Telkens wanneer de oorlogsmisdaden van Israel ter sprake komen probeert de pro-Israel lobby dit zo snel mogelijk te criminaliseren. Terwijl toch een Israelische vredesgroepering als Gush Shalom wel over Israelische oorlogsmisdaden spreekt. En die wonen er, in tegenstelling tot de pro-Israel lobby. In gezelschap van Israelische vredesactivisten ben ik zelf getuige geweest van Israelische oorlogsmisdaden in de bezette gebieden. En ook in Zuid Libanon heb ik al jaren geleden slachtoffers van de Israelische oorlogsmisdaden uitgebreid gesproken. Ondanks al het bewijsmateriaal zal men in de Nederlandse commerciele massamedia niet snel het begrip Israelische Oorlogsmisdaden aantreffen. Die heten meestal 'militaire acties.' Deze foto is het resultaat van zo'n 'militaire actie.'
Een van de talloze slachtoffers van de door de Nederlandse regering gesteunde Amerikaanse oorlogsmisdaden in Irak.
'Zahraa-Ali, age 4, after family hit by US aerial bomb while driving home with parents, brother and sister, age 9. She died. David Leeson Dallas Morning News
655,000: The toll of war in Iraq
Survey suggests violent death rate in Iraq is now running at one every three minutes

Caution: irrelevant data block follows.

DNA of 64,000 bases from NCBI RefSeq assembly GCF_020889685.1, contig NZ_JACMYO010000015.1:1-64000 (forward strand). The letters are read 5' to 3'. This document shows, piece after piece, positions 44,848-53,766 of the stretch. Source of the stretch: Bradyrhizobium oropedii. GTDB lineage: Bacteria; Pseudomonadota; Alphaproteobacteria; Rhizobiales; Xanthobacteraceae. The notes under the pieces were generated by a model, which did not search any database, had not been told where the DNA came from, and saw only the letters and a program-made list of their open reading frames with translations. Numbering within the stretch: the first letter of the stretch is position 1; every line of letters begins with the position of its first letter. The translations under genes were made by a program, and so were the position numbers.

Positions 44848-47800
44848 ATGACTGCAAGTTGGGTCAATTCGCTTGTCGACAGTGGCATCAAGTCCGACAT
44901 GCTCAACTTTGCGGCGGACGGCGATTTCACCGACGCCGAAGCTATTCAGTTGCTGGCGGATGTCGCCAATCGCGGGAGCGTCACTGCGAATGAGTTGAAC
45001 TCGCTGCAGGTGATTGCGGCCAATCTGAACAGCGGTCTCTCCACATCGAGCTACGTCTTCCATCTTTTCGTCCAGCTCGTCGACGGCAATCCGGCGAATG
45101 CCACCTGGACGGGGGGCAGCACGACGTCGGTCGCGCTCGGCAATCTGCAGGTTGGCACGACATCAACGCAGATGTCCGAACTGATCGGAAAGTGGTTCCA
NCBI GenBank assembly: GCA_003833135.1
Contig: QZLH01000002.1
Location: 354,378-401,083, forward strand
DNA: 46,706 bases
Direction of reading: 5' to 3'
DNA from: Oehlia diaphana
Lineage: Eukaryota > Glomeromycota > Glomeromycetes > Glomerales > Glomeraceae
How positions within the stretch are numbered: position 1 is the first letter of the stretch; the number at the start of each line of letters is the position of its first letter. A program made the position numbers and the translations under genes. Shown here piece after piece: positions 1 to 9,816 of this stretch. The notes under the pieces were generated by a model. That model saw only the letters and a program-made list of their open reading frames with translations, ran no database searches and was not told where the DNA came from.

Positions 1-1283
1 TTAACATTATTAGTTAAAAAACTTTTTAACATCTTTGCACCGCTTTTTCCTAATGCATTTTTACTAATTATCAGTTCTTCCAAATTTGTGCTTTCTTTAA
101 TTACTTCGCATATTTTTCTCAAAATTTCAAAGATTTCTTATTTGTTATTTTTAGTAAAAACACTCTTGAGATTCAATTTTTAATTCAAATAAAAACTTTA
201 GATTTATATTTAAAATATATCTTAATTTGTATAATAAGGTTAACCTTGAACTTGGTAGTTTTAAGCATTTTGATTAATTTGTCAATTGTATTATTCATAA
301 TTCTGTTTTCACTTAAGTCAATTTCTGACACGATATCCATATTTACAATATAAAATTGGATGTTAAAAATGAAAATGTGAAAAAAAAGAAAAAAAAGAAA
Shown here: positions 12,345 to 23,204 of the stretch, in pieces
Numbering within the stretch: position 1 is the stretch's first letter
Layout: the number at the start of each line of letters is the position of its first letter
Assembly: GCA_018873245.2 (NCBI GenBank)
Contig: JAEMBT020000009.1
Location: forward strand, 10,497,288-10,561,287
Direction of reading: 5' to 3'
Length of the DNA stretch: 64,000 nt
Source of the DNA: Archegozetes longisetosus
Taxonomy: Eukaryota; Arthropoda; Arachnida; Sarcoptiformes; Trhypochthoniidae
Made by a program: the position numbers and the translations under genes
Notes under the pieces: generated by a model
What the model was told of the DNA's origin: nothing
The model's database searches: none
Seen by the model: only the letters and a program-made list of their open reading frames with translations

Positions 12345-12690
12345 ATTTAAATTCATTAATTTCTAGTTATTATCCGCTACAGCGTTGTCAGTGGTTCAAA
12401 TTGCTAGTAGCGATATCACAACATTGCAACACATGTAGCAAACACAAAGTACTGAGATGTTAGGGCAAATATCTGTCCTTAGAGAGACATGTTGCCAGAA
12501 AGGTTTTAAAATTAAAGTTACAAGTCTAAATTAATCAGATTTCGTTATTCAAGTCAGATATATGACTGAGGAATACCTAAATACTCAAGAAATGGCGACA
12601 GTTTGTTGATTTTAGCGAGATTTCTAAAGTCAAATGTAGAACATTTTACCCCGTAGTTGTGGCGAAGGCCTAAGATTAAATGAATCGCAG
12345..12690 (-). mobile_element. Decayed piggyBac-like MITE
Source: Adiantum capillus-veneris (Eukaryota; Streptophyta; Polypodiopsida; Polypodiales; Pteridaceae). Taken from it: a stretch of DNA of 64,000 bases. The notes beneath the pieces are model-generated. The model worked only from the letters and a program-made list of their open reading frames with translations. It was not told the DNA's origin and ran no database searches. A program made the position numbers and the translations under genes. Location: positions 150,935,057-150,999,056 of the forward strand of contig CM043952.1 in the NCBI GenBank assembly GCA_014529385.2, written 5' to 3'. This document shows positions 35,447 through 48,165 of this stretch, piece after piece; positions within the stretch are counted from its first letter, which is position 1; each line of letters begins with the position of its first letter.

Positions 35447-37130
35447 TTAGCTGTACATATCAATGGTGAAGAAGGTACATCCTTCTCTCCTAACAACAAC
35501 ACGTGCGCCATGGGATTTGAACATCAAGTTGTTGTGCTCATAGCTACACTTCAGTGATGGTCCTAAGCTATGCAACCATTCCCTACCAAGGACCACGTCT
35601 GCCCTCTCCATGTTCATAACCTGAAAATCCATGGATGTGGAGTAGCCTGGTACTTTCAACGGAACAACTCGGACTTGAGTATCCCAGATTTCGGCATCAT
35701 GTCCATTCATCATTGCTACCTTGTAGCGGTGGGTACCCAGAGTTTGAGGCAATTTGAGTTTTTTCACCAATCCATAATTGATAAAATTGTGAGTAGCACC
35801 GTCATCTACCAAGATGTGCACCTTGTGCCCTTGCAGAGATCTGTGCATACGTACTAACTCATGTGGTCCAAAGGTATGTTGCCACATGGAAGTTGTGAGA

The human cost of the war in Iraq could be far higher than previously thought. A new survey says more than 650,000 Iraqis have lost their lives as a consequence of the invasion by the United States and Britain, with an estimated 200,000 violent deaths directly attributable to Allied forces.
The new figure is much larger than all previous estimates - more than 20 times higher than President George Bush claimed 11 months ago - and will add considerable weight to the calls of those seeking a withdrawal of troops.
The 654,965 deaths estimated to have resulted from the invasion represent about 2.5 per cent of the Iraqi population. It means people have been dying at a rate of about 560 a day, equivalent to one death every three minutes, or less
Two years ago, a study by Dr Les Roberts and a team from Johns Hopkins University in Baltimore, estimated that at least 100,000 Iraqis had been killed as a result of the war. This new survey, conducted by the same team and based on similar methodology but using a larger sample, suggests the situation is getting worse rather than better - a conclusion at odds with claims made by President Bush.
Dr Roberts said: "Yes [this finding was a surprise]. I didn't realise that things there were twice as bad as when we carried out our first survey in 2004. I did not know it was that much." Dr Roberts said he expected there would be many who would seek to undermine the report, as happened two years ago. But he said: "Let's have these people tell us what we have done wrong and what the true numbers are. Our study is pretty easy to verify. If they go to a graveyard in a small village and ask how many people are being put in the ground..."'